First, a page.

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A Day in the Life of a Systems Administrator

A systems administrator installs computers and their operating systems, as well as the software that relates to the Internet, including Web servers-the heart of the system that delivers information to the Internet. There are lots of pieces of software that run in conjunction with Web servers that need to be installed, maintained, and configured to deliver different kinds of content to Web pages. There are Java applets, programs that run in conjunction with the Web server such as Cold Fusionª, a Netscape application server that connects to and searches databases, and advertising servers that deliver ads to Web pages-all of which demand the attention of the systems administrator. Even after all of these pieces are installed and running, the components require maintenance. There are maintenance issues, upgrade issues, and compatibility issues. The Internet was essentially invented by Unix professionals, and much of the Internet is run on Unix (an operating system like Windows. Versions of Unix are free (like Linux) or commercial (like Sun Microsystem, Hewlett Packard, IBM, and Silicon Graphics). Though there are Web sites running on other systems, a systems administrator generally utilizes a Unix-based system. It takes years to learn and master Unix. “I don’t know every nuance of the program. I know as much as I need to know to keep things running, and I learn all the time. Once you have a feel for Unix, you can make your way around other versions,” says one systems administrator. There’s a favorite saying among the Unix crowd: You can’t create Unix administrators, you have to grow them. “It’s really an organic process and you learn from doing. You can’t just teach someone a bunch of Unix commands. You have to be using it in an environment. You can go to Sun Microsystem’s training school and learn Unix that way, but you won’t actually know how to maintain a system.” Depending on the systems administrator job, an eight-hour day is fairly typical. The stress level varies, depending on the number of Web servers running. When one is down, revenue runs out the door, so the job can be stressful at times. If you’re interested in systems administration, get a really cheap computer, send away for a Linux disk or free Unix clone software like BSD, and install it. Get a manual and learn how to use it. “You’ll spend many frustrating hours banging your head against the wall, but if you’re the kind of person who likes to solve puzzles, you’ll like this job. It’s extremely rewarding when you figure out a problem and see how it all makes sense. This field is all about problem-solving. You need to be a tinkerer at heart,” says one systems administrator.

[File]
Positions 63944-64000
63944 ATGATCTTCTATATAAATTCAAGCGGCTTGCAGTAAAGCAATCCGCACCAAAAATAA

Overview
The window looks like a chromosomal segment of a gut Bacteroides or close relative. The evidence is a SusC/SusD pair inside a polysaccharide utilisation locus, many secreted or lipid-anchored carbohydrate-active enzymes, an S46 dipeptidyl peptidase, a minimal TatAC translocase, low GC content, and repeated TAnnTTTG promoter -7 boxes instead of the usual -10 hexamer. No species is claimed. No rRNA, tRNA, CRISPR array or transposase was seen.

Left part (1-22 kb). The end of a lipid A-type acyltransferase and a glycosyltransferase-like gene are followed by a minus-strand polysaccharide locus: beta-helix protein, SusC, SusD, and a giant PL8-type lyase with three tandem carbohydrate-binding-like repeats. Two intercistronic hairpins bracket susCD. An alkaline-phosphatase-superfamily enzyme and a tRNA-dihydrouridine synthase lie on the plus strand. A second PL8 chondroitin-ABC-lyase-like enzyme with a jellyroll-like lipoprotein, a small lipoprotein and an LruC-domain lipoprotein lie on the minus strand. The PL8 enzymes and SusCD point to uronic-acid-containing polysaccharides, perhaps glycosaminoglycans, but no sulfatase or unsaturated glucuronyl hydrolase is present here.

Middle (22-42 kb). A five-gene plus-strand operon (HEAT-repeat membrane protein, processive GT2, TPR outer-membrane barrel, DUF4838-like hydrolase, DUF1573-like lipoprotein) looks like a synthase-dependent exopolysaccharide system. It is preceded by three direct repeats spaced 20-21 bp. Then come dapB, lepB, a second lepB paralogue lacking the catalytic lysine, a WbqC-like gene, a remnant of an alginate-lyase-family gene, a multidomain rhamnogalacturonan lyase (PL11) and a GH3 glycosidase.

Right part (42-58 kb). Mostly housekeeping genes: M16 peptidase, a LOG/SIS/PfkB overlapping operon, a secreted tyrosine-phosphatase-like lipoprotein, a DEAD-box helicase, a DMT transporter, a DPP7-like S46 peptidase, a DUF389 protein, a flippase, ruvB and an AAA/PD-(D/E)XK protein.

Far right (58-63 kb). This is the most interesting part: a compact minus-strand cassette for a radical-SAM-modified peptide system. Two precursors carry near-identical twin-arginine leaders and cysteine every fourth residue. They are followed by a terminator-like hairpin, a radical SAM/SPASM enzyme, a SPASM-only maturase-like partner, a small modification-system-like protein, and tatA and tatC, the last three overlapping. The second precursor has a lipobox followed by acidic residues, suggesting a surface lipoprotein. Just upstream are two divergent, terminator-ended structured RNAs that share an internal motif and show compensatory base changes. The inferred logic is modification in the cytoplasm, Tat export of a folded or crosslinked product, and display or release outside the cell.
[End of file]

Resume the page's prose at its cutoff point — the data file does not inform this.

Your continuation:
Paying Your Dues